Harassing and killing Saviors on the road could be a good idea. But again, it is best done as part of a larger strategy, such as cutting off their supply lines. The Kingdom, Survivors, and Hilltop could look at maps, plan which stretch of road will be targeted as which times, and switch it up so the Saviors can’t predict where an attack will happen. This would be only after they have good intel on which roads the Saviors use, and which spots on those roads provide the best line of sight and cover. The best hope for this kind of plan, and for the survival of its participants, is to work together.



Norman Reedus as Daryl Dixon, The Walking Dead Season 7

Yes, Daryl. I know it’s hard to criticize our fan fave and Carol’s truest friend. But Rick told him to stay at The Kingdom for a good reason. He left on his own, and he did make it back to The Hilltop, but he was lucky. The Saviors were looking for him, and he knew that. To wander the roads by himself is foolhardy.

It is, again, a character making decisions based on how he feels, not based on the best plan or what is best for the overall effort. It is best for the group for Daryl to stay alive. He is tough, he is smart, and he is invaluable. The group—and we—would be devastated if anything happened to him.


A Better Way

Winning a battle, winning a war, takes everything the group has to give—both individually and as a team. Yes, it is necessary to have people who can come up with solutions on the fly, because battles rarely go exactly as planned. But any improvised problem-solving always needs to happen with the mission tactics, strategies, and goals in mind.

I’m sure Abraham is looking down right now and having a fit. He certainly wouldn’t want either Sasha or Rosita to act on their own, without protection and backup. It was Abraham who said that in these times, like-minded people need to find each other and stick together like glue. He’s right.

Saviors Outpost, The Walking Dead Season 6

Rick is an excellent military leader who can both give orders and listens to his advisors. I loved the way he both inspired and encouraged the whole town during the herd invasion of Alexandria. And the attack on the Savior compound was a “Seal Team Rick” success. The only problem was that because they didn’t have good intel, they didn’t realize that the outpost was only a small part of the Savior world. (See my previous article about the need for spies!) He needs to rally his troops so that they are acting in support of the overall goal, not just in support of their wishes.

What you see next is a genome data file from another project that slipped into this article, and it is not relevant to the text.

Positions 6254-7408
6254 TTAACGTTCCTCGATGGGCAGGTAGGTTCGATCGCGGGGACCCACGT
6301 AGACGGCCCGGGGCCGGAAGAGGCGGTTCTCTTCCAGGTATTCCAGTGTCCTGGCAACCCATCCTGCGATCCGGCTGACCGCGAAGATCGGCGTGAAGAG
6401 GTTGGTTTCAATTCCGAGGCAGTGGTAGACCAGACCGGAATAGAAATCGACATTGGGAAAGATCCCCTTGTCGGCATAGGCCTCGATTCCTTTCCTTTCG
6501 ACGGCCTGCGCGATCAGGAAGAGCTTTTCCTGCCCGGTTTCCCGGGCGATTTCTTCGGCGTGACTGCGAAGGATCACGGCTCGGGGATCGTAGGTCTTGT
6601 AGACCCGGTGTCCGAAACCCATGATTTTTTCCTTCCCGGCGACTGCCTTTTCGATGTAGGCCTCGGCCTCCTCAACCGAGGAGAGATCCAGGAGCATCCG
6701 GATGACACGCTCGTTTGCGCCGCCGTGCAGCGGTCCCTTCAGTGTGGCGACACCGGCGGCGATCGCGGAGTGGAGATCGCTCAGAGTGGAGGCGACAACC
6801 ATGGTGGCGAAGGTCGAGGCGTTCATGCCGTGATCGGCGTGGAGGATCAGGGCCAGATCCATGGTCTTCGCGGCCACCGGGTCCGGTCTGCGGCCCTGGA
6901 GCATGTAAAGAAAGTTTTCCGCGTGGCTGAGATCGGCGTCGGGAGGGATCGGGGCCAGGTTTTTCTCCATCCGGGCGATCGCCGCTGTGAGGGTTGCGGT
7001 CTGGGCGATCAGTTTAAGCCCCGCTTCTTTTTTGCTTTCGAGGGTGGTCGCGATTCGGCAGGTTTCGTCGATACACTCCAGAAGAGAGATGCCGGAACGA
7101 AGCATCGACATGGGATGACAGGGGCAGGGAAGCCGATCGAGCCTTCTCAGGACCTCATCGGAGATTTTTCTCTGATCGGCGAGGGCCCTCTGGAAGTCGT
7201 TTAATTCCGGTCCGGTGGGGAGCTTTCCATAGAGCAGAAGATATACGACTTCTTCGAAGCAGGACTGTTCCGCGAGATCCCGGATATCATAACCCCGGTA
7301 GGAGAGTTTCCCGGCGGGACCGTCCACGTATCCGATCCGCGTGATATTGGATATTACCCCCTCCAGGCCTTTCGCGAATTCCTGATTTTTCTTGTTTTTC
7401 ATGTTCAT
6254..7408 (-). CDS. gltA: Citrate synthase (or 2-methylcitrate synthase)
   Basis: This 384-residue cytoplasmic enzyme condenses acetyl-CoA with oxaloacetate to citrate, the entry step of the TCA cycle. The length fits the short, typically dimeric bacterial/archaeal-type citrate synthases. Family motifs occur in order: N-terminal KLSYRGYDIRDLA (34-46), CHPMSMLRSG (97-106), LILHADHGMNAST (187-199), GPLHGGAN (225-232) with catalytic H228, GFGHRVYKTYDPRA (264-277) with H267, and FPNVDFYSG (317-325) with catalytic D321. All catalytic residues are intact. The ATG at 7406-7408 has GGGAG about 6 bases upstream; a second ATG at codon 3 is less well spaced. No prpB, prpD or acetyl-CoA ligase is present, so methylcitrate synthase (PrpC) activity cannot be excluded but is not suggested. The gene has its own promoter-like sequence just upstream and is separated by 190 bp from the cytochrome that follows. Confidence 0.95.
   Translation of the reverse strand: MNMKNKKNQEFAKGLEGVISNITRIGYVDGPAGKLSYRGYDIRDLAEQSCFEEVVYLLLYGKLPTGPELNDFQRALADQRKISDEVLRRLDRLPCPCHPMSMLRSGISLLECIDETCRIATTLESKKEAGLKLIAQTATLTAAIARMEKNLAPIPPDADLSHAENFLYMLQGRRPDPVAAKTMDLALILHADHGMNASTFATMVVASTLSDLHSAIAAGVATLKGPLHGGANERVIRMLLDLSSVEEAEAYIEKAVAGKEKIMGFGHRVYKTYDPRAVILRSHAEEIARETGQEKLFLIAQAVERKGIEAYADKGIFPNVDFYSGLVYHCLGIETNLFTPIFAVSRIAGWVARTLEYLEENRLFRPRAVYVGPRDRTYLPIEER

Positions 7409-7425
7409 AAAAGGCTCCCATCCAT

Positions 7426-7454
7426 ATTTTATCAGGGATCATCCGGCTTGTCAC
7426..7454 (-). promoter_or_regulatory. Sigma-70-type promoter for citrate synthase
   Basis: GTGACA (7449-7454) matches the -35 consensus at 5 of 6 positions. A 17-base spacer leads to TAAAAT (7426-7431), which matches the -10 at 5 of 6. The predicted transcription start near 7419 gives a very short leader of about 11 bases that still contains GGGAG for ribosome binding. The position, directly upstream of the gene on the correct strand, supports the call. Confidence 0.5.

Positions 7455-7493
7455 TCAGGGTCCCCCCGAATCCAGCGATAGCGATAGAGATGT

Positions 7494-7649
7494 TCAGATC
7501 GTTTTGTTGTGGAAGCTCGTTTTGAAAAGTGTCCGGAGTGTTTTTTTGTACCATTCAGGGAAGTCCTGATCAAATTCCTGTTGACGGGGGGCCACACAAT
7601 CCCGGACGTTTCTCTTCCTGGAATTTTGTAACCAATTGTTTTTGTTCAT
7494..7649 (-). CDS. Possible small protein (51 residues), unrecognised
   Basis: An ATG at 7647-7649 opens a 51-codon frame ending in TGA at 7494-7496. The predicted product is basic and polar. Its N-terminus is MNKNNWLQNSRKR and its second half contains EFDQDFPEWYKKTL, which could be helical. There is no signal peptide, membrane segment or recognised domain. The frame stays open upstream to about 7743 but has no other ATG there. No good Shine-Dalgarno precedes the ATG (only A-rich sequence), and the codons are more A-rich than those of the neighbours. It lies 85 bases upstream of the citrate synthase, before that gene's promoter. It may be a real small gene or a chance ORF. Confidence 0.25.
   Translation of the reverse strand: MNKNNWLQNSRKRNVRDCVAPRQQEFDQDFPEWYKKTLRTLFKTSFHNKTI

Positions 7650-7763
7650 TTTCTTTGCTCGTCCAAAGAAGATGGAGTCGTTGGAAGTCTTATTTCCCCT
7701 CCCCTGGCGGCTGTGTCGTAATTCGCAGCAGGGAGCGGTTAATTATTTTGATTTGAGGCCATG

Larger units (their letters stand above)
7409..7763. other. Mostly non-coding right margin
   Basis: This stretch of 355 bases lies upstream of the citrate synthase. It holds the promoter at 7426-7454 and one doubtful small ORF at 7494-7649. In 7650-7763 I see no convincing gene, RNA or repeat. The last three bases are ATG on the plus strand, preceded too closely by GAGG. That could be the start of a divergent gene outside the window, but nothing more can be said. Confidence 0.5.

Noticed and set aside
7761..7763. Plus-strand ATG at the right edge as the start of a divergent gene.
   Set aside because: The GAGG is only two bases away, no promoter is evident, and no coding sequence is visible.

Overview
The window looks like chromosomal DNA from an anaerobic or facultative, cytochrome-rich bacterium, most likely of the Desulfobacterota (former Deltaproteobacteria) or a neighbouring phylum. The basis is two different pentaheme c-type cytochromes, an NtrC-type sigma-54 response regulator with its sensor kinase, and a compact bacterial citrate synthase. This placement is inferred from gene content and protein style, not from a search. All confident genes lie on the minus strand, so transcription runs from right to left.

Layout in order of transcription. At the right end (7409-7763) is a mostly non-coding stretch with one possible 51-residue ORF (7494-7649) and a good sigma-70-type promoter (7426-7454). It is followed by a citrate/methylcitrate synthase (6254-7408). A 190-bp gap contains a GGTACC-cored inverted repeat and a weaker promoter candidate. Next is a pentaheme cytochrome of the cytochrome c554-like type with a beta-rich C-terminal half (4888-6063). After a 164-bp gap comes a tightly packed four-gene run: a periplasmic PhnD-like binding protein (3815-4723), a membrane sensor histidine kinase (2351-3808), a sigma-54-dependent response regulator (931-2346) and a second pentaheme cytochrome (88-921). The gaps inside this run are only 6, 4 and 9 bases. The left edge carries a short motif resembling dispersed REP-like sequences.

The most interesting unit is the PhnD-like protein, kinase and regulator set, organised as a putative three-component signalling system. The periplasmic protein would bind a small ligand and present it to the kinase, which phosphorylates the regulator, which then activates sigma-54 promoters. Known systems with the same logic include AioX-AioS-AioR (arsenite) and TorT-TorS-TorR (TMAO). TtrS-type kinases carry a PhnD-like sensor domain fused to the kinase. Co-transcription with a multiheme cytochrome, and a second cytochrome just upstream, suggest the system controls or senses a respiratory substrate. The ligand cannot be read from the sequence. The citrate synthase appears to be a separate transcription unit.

I’m sure that Alexandria, The Hilltop, and The Kingdom will develop more coordinated efforts (and maybe Oceanside and the Scavengers). I guess we will see more of that in Season 8. I hope so because once they start working together, we are likely to see more success in removing Negan permanently from his brutal, apocalyptic, despotic throne.

What do you think Rick will need to win the war?

Stay tuned for find out on The Walking Dead season 7 finale airing on Sunday, April 2nd at 9/8C on AMC.

Susan Lehman

Susan Lehman is author of the book, Faith Fighting and Forgiving: Life Lessons from The Walking Dead. In her life outside of The Walking Dead fandom, Susan has worked in politics, higher education, on film crews and in real estate. She acted and directed in theatre for several years, and her personal interests include gardening and learning about religion and history. She is a happier putting seeds in the dirt than tweeting, but she is learning—s-l-o-w-l-y—about life on the web. Susan lives in a small town in Pennsylvania. Find Susan on Twitter here.

One Comment:

  1. I agree totally, Susan… but can you imagine how much less the show would be if peopled by the good fighting folk of Alexandria/Hilltop who do as they’re told?! Francine, Scott, Tobin, Bernie, Andy ~ they’re all going to be backing Rick up, but… and Jadis might have some alternative ideas too!!!

    Excellent post ~ and I like the idea of Abraham looking down on them and despairing! It’s all about the mission ~ we roll on!